Pure intensity. The point of a star. Blue acetylene
to burn out the slag of the soul and burnish the gold
that pours from the ore like the full moon out of the new
without any fear of ever growing old.
Give up it all up like nothing less
than everything all the time
until there’s nothing left for death
to get its hands on. Nothing to curse. Nothing to bless.
But you can’t always tell which is which
as the witchdoctor minimalist
at the back of the wax museum
steps out of the shadows of his spider-web
and says less is more and more is less, more or less
as the crow flys. But there’s deceit in his eyes
and you haven’t got time to consider all that
when your hair is on fire like a tie-dyed comet
and everyone’s mistaking you as a sign
of their second coming, when all you want to do
is plunge your coma in the sun that shines at midnight
in every third eye of dew on the enlightened stargrass.
Everything passes, it’s true. But if you pass
fast enough, time stops, and that grave in the closet
you’ve been hauling around with you for light years
becomes as huge as a sky burial
at Gobekli Tepe in Turkey, or the pyre
of your own skeleton stoking the fire
that’s boiling the marrow out your bones.
Stay inflammable like orchids and carnations,
waterlilies imported from your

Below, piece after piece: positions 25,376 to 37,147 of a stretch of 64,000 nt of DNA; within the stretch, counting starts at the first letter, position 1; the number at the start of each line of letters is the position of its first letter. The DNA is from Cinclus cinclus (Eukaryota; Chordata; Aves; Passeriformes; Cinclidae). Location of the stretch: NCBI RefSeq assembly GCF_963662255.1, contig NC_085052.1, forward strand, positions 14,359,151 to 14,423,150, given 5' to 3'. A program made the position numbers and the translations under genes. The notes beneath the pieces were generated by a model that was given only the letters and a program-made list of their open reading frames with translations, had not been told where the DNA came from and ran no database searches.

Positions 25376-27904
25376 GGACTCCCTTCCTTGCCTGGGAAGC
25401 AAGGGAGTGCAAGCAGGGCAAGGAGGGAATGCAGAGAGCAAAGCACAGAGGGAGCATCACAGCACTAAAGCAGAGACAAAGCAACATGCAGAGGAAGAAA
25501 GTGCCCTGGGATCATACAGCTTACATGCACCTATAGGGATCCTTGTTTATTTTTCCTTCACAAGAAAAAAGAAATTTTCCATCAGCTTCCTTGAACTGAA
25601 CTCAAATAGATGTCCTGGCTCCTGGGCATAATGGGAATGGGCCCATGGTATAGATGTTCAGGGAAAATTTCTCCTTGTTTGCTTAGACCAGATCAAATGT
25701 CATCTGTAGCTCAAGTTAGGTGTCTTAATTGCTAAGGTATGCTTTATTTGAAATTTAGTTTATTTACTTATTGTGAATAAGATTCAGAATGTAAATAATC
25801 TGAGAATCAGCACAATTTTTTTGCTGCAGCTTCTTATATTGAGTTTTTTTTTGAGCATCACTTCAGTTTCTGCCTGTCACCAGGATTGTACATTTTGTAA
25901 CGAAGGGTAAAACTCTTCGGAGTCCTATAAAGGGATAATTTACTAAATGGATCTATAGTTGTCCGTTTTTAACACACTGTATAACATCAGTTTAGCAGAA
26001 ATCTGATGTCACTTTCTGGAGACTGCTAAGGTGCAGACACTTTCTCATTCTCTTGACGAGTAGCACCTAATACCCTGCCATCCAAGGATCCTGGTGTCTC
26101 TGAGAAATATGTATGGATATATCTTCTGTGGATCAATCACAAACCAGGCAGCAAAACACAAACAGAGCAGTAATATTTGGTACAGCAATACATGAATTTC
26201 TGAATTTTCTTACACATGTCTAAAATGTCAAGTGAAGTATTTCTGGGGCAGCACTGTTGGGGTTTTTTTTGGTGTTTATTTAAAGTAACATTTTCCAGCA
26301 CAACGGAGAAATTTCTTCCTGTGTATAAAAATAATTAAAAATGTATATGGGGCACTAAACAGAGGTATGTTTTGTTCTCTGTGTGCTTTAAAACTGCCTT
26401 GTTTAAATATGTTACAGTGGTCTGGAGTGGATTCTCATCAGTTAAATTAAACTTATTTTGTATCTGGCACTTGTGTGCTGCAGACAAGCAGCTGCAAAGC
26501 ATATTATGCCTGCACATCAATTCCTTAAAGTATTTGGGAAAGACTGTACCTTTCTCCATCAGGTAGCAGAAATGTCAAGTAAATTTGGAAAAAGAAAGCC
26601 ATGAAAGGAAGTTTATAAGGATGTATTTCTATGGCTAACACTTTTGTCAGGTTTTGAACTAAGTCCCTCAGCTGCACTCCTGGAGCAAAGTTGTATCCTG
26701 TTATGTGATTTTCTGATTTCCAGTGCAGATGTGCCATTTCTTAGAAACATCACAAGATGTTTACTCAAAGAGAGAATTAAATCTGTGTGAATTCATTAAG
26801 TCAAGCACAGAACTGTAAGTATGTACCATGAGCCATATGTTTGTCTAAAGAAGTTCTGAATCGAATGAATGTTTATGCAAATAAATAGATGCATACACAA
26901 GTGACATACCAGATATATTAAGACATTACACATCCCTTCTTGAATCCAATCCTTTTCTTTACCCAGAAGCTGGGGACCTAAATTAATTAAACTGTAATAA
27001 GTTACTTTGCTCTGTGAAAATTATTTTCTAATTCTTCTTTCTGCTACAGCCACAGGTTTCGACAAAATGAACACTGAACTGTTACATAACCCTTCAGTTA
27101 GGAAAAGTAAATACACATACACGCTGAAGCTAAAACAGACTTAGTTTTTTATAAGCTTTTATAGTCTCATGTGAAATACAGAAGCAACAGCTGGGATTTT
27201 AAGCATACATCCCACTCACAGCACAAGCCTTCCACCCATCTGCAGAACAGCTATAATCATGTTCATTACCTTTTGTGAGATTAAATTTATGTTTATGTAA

igneous passion for the moon.
Don’t ever let the gods chain you to a rock
in the Caucasus for a theft of fire
they didn’t even bother to prove
before they put your liver on the daily menu
and sent vultures to peck your eyes out
like hors d’oeuvres. It’s ok to be a wildflower
and bloom in fire once every seven thousand years
like the return of a Buddha in an urn of ashes.
But never lend your third eye out to an arsonist
who says he’s having trouble focusing
and uses it as a lens to burn a black hole
in the middle of a poem that’s been taken
out of context like a table of contents.
We’ve got the stars for that, and who needs
another epilogue to keep the fire going
long enough to be the third man on the match
for a bullet you didn’t see coming like a space craft
because you were blinded by your own blazing?
Climbing the stairs to Joan of Arc’s place,
she was conditioning her hair with a fire extinguisher
and getting ready to pull up stakes
and move back to the country where you can see
six thousand stars with the naked eye
or you can jump through the fire
like a witch without being burned
by the Burgundians for reigniting France
without a permit in a month of unbearable heat.
Even though hagiographers prefer
the fragrance of their saints in urns.